Jon Couture attempts to rationalize what’s gone wrong with the Patriots through forced golf analogies. Eric McHugh writes about the running game needing to be featured more. His notebook looks at two minor bright spots from Sunday, Stephen Neal and David Givens. Ray Duckler says the Patriots got big heads and now they stink. John Molori lauds Ron Borges for his courage to challenge the status quo and have “the audacity to actually question the infallibility of Pope William II.” But is it really as simple as Borges being “willing to defy trendy popularity and speak his mind”? Does Borges have another agenda or aspiration in mind? Before the past year, Borges was only occasionally a controversial figure, perhaps being best known for his exposing the 1985 Patriots team as having a large contingent of drug users. Over the past year, he has gone off the meter. Why? What’s his motive? Could it be an effort to get himself into the spotlight more, to become known as this controversial figure in order to to make himself a more viable candidate for the upcoming WWZN morning show? Does he see Gerry Callahan pulling in over a million dollars a year between his radio show and newspaper and TV gigs and decide he wants a bigger part of that for himself? He figures, ‘hey, I can be a jerk on the radio and make big money for it just as well as Callahan.’

Borges came onto 1510 after being introduced by Sean McDonough with the above mentioned article. Borges said he knew all along this team wasn’t very good, and that they only won last year because they refused to make the critical mistakes and thats a very fine line to deal with. Now they’re making the mistakes. He said Brady has never been in a tough situation, never been booed off the field by 68,000 people like he was on Sunday and now when he goes to restaurants instead of giving up their seats to him, people are throwing food at him. He mentioned the Marv Levy quotes from his article today, that the Patriots overachieved considerably. Borges added that many NFL experts from around the league feel exactly the same way, that the win last year was a huge fluke. Borges says he’s been watching NFL teams up close for 30 years, and he can tell when a team is good or not. He also said Levy isn’t given to exaggeration, implying that what he says must be true. He made sure to close the segment with the glee that Levy talked about the Patriots having the biggest collapse he’s ever seen.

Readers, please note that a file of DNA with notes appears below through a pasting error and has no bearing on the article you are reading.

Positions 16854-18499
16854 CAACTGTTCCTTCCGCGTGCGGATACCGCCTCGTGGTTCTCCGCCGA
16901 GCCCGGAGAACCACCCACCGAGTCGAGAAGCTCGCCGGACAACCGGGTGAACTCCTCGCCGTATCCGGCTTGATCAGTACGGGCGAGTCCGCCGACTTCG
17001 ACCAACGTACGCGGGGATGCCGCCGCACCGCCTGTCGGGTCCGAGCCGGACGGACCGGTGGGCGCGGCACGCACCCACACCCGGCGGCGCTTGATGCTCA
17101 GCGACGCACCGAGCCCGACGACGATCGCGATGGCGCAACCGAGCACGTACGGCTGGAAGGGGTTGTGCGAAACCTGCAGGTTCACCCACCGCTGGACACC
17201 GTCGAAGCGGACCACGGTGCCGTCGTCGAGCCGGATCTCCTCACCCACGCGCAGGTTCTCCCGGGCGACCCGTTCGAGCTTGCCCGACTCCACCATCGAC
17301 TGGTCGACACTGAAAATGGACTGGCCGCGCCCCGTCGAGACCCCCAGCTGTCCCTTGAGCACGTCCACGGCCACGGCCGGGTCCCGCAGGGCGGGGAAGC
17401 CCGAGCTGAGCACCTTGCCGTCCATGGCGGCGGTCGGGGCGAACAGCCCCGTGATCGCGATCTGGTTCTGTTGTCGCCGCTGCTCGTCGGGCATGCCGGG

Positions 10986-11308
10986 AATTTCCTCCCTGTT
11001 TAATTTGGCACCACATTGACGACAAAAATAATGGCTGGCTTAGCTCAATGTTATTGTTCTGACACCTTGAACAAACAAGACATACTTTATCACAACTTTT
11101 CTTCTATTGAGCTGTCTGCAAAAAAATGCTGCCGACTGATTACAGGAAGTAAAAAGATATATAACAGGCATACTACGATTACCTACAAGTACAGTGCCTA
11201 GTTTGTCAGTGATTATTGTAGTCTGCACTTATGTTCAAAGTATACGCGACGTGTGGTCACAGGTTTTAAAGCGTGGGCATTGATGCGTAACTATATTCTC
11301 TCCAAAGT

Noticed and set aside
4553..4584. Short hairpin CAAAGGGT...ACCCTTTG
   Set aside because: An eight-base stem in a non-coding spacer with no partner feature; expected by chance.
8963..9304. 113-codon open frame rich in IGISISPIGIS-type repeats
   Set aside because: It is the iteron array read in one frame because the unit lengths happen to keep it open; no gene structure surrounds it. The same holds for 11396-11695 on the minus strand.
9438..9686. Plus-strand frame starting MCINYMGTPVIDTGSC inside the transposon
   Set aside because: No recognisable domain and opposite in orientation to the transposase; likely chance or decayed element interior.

Mike Fine looks forward to more three point shots. Tim Weisberg also looks at the 3’s and chronicles Jim O’Brien’s plans for Kedrick Brown while he’s injured.